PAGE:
Carlson said that ordinary sea salt can do the trick, and so can calcium chloride, a substance that absorbs water out of the air until it liquifies itself. He also can make a statue secrete fragrant oils, he said, refusing to say how. But Carlson was quick to add that he was not accusing Bruse of anything and that he has not examined the statues in question. "The thing about these religious statues is that you don't get to touch them. That's blasphemous," he said. "You can't pick on religion. But I can honestly say that I've found fraud and I've found wishful thinking. I've never found a miracle."
Another well-known debunker of supernatural phenomena, the Amazing Randi, happened to be in Washington during the weekend in early March when news of the weeping statues broke, and he had a predictable opinion. "First of all, I think it's time we started to grow up," James Randi said last week. "Weeping statues are sort of the religious tooth fairies. I look at my calendar and I see 1992, but maybe it's really 1492."
It is difficult, however, to figure what the motive would be for staging a weeping icon. Cynics have pointed darkly to the fact that the church is in the middle of a fund-raising drive to construct a new church and that the new pilgrims have donated daily. But the fact is that St. Elizabeth Ann Seton is one of the fastest-growing churches in Northern Virginia, includes 1,800 largely prosperous families and probably can afford a new building.
For many of the members, it has been a trying time, dealing with overflowing church services, constant media attention and their own personal questions about whether or not they believe. Pat Kofalt, 43, a Lake Ridge resident who works for the Army, said he's "a skeptical person, but I'd like to think it's a miracle." Nancy Lister, 29, a teacher who attends church each week for "the peace" it gives her, said she continues to be questioned by friends about the statues and doesn't know what to tell them. James Robinson, 17, said it "seems impossible, but who can say for sure?"
It is also hard for many to see what Bruse would gain from trickery. Bruse no longer is talking to the media, but in earlier interviews he said he understood why skeptics would question him, but added that whatever is happening, "It's Christ working through me."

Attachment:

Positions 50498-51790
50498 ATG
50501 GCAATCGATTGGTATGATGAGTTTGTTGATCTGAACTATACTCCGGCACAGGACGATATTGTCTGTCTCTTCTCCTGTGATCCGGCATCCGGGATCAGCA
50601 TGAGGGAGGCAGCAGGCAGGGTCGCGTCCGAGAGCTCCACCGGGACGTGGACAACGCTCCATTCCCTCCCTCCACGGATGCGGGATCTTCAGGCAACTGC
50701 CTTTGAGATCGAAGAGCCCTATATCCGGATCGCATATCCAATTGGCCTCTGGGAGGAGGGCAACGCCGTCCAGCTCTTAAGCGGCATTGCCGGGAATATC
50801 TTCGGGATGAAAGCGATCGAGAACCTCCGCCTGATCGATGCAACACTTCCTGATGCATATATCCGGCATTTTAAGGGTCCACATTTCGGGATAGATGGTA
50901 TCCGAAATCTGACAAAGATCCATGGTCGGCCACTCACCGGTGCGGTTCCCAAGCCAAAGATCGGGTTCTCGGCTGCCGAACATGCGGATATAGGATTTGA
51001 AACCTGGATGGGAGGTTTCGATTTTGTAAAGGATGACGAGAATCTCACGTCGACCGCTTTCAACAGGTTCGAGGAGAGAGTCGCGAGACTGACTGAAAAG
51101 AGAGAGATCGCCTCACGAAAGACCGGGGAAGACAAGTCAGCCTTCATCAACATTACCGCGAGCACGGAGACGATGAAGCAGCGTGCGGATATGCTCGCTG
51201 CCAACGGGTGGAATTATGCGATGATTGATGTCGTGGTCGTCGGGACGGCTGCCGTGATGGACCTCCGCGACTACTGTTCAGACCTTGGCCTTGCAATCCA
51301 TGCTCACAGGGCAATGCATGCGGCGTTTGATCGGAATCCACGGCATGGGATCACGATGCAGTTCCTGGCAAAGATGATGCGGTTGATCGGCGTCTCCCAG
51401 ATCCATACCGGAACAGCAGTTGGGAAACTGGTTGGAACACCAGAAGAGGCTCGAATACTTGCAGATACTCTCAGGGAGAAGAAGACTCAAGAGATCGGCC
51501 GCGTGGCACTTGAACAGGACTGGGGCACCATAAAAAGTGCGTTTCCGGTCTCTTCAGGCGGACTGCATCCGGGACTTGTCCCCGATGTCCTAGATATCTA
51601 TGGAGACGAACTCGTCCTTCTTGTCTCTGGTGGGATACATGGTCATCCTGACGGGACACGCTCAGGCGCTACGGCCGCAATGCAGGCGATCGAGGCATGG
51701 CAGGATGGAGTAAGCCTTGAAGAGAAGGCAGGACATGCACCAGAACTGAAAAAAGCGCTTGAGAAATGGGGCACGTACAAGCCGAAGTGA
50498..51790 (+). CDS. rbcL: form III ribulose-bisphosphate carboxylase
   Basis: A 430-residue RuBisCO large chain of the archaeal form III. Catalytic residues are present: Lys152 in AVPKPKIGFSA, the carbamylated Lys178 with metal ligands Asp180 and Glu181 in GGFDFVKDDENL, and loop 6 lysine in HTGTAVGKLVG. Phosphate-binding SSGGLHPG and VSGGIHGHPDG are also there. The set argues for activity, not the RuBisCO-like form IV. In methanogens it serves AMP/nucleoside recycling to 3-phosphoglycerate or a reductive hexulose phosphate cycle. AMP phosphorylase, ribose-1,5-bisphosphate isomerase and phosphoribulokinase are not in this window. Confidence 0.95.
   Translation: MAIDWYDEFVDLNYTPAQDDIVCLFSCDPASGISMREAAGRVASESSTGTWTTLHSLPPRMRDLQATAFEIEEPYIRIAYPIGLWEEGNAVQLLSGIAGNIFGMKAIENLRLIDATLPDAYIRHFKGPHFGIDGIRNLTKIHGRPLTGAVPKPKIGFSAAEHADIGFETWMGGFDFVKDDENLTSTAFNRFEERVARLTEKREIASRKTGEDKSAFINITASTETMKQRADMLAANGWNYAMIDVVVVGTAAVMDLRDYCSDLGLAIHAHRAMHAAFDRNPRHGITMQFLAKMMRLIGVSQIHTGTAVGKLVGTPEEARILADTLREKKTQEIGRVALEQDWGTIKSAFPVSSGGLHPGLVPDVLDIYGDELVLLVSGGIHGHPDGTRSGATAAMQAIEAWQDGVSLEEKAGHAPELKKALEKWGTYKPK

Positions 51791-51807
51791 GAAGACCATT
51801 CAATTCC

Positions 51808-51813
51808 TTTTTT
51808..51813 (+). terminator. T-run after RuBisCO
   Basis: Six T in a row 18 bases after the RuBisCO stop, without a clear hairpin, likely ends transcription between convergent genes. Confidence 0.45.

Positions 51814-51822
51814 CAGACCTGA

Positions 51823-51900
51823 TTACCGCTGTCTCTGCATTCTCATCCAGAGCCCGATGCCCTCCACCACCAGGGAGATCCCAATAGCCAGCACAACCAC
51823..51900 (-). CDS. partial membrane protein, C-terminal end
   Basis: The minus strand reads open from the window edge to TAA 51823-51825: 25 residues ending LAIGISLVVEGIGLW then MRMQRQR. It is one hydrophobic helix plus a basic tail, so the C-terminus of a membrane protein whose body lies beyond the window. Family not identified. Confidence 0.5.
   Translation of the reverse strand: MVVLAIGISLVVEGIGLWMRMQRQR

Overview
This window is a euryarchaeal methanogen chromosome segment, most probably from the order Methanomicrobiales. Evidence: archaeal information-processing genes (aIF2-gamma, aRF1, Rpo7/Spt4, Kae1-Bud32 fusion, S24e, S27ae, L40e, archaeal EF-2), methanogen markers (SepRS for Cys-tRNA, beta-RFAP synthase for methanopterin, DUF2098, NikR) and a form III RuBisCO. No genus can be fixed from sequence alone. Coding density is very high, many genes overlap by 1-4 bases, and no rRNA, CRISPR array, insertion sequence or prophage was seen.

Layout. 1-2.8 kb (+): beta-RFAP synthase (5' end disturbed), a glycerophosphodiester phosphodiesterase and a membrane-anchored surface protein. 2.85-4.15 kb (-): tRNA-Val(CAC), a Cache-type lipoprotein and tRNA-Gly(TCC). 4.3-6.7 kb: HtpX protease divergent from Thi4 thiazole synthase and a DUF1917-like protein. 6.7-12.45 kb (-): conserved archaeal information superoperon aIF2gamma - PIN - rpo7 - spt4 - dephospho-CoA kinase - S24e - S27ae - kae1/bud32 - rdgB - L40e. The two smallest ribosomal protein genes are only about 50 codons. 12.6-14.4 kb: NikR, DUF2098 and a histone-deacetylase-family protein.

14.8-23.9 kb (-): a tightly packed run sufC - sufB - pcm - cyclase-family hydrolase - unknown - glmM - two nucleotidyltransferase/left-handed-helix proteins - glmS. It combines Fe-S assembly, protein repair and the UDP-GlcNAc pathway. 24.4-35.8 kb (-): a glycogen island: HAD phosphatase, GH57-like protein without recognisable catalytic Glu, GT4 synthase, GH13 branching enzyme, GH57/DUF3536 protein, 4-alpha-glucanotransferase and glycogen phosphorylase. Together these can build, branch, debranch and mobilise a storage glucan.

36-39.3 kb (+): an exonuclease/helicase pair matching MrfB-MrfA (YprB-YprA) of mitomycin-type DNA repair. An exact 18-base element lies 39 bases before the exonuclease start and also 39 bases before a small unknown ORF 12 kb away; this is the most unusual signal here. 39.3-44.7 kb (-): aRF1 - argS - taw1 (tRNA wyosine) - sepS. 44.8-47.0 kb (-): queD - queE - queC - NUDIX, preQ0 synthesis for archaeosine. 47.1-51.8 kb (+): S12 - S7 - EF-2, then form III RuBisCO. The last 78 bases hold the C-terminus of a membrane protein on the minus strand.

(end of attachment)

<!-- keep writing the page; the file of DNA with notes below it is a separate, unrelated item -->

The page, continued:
Other priests said that being associated with a weeping statue can be dangerous to a priest's career. "People look at you with shining eyes, but it doesn't change your priestly priorities or the work you are assigned to," Coen said.
For Lucille Ienna, of Chantilly, the weeping icons have strengthened her faith.
Ienna, 45, and her friend Lisa Ross are both cancer patients, and they visited Bruse in the rectory on Thursday, bearing statues to be blessed. First, she said, Bruse pointed to a statue in his office and said, "This statue cried today." Then, as she watched, it began to shed tears again, and she smelled a fragrance in the air, like roses. She turned around and saw Bruse cradling her statue in his arms, and it too was crying. Her friend reached into her pocketbook to pull out her small figurine, only to find tears falling from its eyes, although Bruse had not touched it.
"I said, 'This is unbelievable.' He said, 'This is unbelievable.' He didn't talk much. We said, 'Thank you, thank you.' "
Two weeks ago, Ienna visited Lourdes and brought back several gallons of holy water. Next month, she plans to be present in Portugal for the 75th anniversary of the miracle of Fatima. Thursday night, she invited her neighbors to come and see the statue blessed by Bruse. She is a believer, she said.